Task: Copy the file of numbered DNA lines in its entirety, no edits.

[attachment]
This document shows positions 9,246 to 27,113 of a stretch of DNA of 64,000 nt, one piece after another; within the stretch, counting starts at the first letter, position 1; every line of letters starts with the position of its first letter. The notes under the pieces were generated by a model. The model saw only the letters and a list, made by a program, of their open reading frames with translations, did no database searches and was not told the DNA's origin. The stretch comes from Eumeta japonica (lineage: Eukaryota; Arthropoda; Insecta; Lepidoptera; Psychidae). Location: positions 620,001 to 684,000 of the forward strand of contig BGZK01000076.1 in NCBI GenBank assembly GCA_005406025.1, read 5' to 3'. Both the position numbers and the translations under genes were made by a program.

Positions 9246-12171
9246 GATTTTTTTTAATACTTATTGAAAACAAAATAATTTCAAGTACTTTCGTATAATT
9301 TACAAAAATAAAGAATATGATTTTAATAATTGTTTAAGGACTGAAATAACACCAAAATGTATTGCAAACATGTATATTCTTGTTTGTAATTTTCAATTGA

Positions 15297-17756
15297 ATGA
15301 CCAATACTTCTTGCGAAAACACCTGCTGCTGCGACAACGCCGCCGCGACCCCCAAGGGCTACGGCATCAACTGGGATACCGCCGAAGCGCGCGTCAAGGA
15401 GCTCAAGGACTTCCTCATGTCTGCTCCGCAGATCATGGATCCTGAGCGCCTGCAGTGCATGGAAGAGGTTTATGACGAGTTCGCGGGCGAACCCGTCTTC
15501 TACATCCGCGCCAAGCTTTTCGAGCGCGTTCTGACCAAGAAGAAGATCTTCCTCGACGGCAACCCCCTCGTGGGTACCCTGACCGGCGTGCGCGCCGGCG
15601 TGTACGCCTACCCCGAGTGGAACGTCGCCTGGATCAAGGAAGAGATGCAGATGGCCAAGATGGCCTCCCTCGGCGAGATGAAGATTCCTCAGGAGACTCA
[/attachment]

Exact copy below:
This document shows positions 9,246 to 27,113 of a stretch of DNA of 64,000 nt, one piece after another; within the stretch, counting starts at the first letter, position 1; every line of letters starts with the position of its first letter. The notes under the pieces were generated by a model. The model saw only the letters and a list, made by a program, of their open reading frames with translations, did no database searches and was not told the DNA's origin. The stretch comes from Eumeta japonica (lineage: Eukaryota; Arthropoda; Insecta; Lepidoptera; Psychidae). Location: positions 620,001 to 684,000 of the forward strand of contig BGZK01000076.1 in NCBI GenBank assembly GCA_005406025.1, read 5' to 3'. Both the position numbers and the translations under genes were made by a program.

Positions 9246-12171
9246 GATTTTTTTTAATACTTATTGAAAACAAAATAATTTCAAGTACTTTCGTATAATT
9301 TACAAAAATAAAGAATATGATTTTAATAATTGTTTAAGGACTGAAATAACACCAAAATGTATTGCAAACATGTATATTCTTGTTTGTAATTTTCAATTGA

Positions 15297-17756
15297 ATGA
15301 CCAATACTTCTTGCGAAAACACCTGCTGCTGCGACAACGCCGCCGCGACCCCCAAGGGCTACGGCATCAACTGGGATACCGCCGAAGCGCGCGTCAAGGA
15401 GCTCAAGGACTTCCTCATGTCTGCTCCGCAGATCATGGATCCTGAGCGCCTGCAGTGCATGGAAGAGGTTTATGACGAGTTCGCGGGCGAACCCGTCTTC
15501 TACATCCGCGCCAAGCTTTTCGAGCGCGTTCTGACCAAGAAGAAGATCTTCCTCGACGGCAACCCCCTCGTGGGTACCCTGACCGGCGTGCGCGCCGGCG
15601 TGTACGCCTACCCCGAGTGGAACGTCGCCTGGATCAAGGAAGAGATGCAGATGGCCAAGATGGCCTCCCTCGGCGAGATGAAGATTCCTCAGGAGACTCA